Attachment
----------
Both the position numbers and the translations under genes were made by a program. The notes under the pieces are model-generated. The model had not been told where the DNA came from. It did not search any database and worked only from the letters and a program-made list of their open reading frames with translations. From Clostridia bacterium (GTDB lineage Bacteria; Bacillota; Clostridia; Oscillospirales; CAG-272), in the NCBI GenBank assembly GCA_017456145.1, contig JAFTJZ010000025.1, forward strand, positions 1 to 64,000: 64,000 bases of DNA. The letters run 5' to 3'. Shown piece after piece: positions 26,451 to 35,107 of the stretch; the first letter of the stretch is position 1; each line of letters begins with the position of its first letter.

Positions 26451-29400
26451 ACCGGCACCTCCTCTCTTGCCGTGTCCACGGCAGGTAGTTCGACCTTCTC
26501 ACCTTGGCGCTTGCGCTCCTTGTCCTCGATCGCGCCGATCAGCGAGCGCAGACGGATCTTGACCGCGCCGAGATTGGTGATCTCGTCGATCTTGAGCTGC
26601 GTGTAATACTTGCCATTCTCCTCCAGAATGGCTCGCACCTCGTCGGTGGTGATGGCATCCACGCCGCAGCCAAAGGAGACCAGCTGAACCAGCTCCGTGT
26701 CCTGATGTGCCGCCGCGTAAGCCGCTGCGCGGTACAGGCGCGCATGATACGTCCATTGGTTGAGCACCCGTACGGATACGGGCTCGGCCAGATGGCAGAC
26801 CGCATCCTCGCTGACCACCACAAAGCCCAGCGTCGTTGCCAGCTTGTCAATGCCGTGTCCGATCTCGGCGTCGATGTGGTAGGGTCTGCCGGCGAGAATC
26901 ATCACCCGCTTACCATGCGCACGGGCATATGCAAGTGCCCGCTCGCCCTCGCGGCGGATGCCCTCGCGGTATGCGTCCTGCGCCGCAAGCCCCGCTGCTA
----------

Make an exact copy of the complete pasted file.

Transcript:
Both the position numbers and the translations under genes were made by a program. The notes under the pieces are model-generated. The model had not been told where the DNA came from. It did not search any database and worked only from the letters and a program-made list of their open reading frames with translations. From Clostridia bacterium (GTDB lineage Bacteria; Bacillota; Clostridia; Oscillospirales; CAG-272), in the NCBI GenBank assembly GCA_017456145.1, contig JAFTJZ010000025.1, forward strand, positions 1 to 64,000: 64,000 bases of DNA. The letters run 5' to 3'. Shown piece after piece: positions 26,451 to 35,107 of the stretch; the first letter of the stretch is position 1; each line of letters begins with the position of its first letter.

Positions 26451-29400
26451 ACCGGCACCTCCTCTCTTGCCGTGTCCACGGCAGGTAGTTCGACCTTCTC
26501 ACCTTGGCGCTTGCGCTCCTTGTCCTCGATCGCGCCGATCAGCGAGCGCAGACGGATCTTGACCGCGCCGAGATTGGTGATCTCGTCGATCTTGAGCTGC
26601 GTGTAATACTTGCCATTCTCCTCCAGAATGGCTCGCACCTCGTCGGTGGTGATGGCATCCACGCCGCAGCCAAAGGAGACCAGCTGAACCAGCTCCGTGT
26701 CCTGATGTGCCGCCGCGTAAGCCGCTGCGCGGTACAGGCGCGCATGATACGTCCATTGGTTGAGCACCCGTACGGATACGGGCTCGGCCAGATGGCAGAC
26801 CGCATCCTCGCTGACCACCACAAAGCCCAGCGTCGTTGCCAGCTTGTCAATGCCGTGTCCGATCTCGGCGTCGATGTGGTAGGGTCTGCCGGCGAGAATC
26901 ATCACCCGCTTACCATGCGCACGGGCATATGCAAGTGCCCGCTCGCCCTCGCGGCGGATGCCCTCGCGGTATGCGTCCTGCGCCGCAAGCCCCGCTGCTA